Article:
In a recent New York Times article, writers Kirk Johnson and Dean E. Murphy write that there exists a real possibility that a long cycle of drought could drastically alter how westerners live and work. Not surprisingly, as one might expect of mainstream journalists from the nation"s "newspaper of record," the reporters demonstrate at best only a partial understanding of what is happening and what can be done about it.
At five years and counting, the drought that has parched much of the West is getting much harder to shrug off as a blip.
Those who worry most about the future of the West - politicians, scientists, business leaders, city planners and environmentalists - are increasingly realizing that a world of eternally blue skies and meager mountain snowpacks may not be a passing phenomenon but rather the return of a harsh climatic norm.
Continuing research into drought cycles over the last 800 years bears this out, strongly suggesting that the relatively wet weather across much of the West during the 20th century was a fluke. In other words, scientists who study tree rings and ocean temperatures say, the development of the modern urbanized West - one of the biggest growth spurts in the nation's history - may have been based on a colossal miscalculation.
That shift is shaking many assumptions about how the West is run. Arizona, California, Colorado, Nevada, New Mexico, Utah and Wyoming, the states that depend on the Colorado River, are preparing for the possibility of water shortages for the first time since the Hoover Dam was built in the 1930's to control the river's flow. The top water official of the Bush administration, Bennett W. Raley, said recently that the federal government might step in if the states could not decide among themselves how to cope with dwindling supplies, a threat that riled local officials but underscored the growing urgency.
While the Times portrays the federal government as the ultimate savior in this growing mess, history tells us otherwise. The American West faces severe water shortages because of U.S. Government policies of this past century; the solution is not for the government to further assert itself, but rather to end the water socialism that it has imposed. The command system of economics that has led nations like North Korea and Cuba into ruin has also created the crisis in the West.
What the Times does not tell us is that water in the western states has been distributed politically, and that agricultural interests have held sway. Unlike the riparian system that governed water rights in the eastern USA, the West has developed under a "first user" principle that has operated on the principle of "use it or lose it" allocations, which is a sure recipe for waste. In other words, the use and distribution of water in the West ultimately is an economic issue, something that the Times" reporters have missed.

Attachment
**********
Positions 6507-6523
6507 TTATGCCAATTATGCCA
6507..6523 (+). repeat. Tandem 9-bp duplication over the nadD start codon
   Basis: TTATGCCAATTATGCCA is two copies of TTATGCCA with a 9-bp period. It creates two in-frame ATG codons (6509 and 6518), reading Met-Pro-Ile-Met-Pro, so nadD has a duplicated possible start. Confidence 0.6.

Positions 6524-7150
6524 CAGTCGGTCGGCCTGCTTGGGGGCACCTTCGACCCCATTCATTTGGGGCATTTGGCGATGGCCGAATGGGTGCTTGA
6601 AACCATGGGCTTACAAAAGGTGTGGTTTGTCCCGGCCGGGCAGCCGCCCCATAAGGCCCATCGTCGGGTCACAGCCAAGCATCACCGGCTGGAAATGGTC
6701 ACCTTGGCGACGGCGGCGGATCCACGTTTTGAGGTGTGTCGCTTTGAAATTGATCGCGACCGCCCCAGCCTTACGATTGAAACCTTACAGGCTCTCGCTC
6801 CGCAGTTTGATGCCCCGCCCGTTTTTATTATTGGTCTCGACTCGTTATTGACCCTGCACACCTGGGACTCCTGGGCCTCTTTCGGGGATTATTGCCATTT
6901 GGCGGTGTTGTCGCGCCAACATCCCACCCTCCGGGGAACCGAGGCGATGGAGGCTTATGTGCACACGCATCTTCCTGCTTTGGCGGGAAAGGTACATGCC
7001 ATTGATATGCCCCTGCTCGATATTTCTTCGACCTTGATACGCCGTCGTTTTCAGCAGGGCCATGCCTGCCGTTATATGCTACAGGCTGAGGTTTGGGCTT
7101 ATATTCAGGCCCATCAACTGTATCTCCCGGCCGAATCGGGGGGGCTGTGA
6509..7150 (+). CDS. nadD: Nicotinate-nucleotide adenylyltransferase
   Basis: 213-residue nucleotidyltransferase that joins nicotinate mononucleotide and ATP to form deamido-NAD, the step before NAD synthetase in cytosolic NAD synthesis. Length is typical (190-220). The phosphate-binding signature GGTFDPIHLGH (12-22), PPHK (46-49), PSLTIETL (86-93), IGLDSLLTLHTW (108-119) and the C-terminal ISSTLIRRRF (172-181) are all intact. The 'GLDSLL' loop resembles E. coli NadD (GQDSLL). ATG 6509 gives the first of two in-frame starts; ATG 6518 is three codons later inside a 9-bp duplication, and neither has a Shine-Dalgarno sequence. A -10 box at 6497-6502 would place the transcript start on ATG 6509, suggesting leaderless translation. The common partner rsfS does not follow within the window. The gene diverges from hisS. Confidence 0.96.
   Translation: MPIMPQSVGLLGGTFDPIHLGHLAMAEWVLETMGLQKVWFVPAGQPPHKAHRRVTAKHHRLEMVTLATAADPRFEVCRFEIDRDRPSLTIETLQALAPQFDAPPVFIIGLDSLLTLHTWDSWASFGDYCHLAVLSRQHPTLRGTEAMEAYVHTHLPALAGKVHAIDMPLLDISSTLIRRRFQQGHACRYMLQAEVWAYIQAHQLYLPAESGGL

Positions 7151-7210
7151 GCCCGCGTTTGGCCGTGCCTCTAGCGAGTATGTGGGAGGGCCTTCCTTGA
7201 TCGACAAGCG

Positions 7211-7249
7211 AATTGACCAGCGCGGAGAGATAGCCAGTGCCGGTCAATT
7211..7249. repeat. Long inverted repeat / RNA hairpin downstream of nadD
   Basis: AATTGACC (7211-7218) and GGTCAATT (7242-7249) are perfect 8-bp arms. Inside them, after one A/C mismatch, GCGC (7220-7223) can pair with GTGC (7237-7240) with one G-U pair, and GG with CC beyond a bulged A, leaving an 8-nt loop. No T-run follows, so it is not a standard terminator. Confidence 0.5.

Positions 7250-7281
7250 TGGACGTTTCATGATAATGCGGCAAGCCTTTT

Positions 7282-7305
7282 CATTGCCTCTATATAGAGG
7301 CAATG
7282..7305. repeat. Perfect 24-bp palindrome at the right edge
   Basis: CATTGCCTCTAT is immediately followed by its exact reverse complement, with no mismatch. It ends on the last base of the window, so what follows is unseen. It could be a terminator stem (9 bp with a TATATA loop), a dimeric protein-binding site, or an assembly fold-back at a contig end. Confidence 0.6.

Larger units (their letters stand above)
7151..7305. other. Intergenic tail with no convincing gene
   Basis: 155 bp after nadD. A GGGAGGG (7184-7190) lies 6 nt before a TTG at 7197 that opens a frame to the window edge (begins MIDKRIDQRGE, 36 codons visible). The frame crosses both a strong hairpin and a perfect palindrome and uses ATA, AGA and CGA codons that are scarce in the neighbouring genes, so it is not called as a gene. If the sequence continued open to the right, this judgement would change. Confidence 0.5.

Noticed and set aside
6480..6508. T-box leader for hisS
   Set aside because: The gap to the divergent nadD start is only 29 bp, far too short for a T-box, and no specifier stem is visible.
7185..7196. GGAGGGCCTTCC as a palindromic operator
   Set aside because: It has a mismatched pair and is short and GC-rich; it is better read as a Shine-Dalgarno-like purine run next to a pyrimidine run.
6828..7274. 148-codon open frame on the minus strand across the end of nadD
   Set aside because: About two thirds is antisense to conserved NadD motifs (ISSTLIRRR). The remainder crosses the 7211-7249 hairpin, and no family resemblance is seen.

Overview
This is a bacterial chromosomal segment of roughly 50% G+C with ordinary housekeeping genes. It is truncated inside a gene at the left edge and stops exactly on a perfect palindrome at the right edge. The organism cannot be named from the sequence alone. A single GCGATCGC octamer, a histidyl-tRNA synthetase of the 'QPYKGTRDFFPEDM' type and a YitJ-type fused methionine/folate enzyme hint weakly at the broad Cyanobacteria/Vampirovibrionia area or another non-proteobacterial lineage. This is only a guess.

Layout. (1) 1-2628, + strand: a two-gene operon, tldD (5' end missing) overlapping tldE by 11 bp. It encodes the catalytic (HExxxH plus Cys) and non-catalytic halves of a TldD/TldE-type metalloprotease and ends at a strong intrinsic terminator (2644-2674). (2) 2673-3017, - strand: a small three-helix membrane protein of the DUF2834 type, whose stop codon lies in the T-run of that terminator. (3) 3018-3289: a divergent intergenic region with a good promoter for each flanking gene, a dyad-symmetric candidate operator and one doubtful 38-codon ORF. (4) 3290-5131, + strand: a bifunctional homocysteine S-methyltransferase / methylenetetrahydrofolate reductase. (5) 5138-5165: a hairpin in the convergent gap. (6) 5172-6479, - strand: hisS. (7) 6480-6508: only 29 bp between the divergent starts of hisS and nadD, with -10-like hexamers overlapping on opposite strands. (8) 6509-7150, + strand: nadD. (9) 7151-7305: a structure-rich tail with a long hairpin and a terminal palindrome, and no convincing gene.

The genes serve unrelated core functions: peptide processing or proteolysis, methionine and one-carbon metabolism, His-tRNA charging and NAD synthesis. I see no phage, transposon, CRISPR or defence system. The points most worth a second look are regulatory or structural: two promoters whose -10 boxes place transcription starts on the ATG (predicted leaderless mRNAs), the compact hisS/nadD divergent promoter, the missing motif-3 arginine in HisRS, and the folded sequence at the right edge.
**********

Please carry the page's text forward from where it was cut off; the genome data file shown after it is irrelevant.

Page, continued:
As Johnson and Murphy point out, the first users in the western system are agricultural interests, and they are allocated water at subsidized prices that would not be available even in eastern states where there was much more water. At $5 to $15 for an acre-foot (enough water to cover an acre of ground with a foot of water), farmers are able to grow water-intensive crops such as alfalfa, cotton, and rice. (Even with the water subsidies, rice is also subsidized on the price end, as the cost of growing rice is greater than the price that can be obtained for it on the free market.)
Paul Milgrom and John Roberts point out that these subsidies create situations that can only be called an economic version of the Theater of the Absurd:
Water rights for farmers vary considerably throughout the state of California, depending on the source of the water. Some farmers have inherited extremely valuable water rights to have huge quantities of cheap water delivered to them. Water for farming from the federal Bureau of Reclamation sells for $10 to $15 per acre-foot, and the cheapest subsidized water sells for as little as $3.50 per acre-foot, even though it may cost $100 to pump the water to the farmers --Meanwhile, households in Palo Alto pay about $65 for the same quantity of water, and some urban water users pay as much as $230. The most desperate nonagricultural communities along the Pacific coast of California have gone as far as to build desalination plants to obtain potable water from the ocean at a cost of approximately $3,000 per acre-foot. (Since this was written, it is not now possible to desalinate ocean water at about $1,000 an acre-foot.)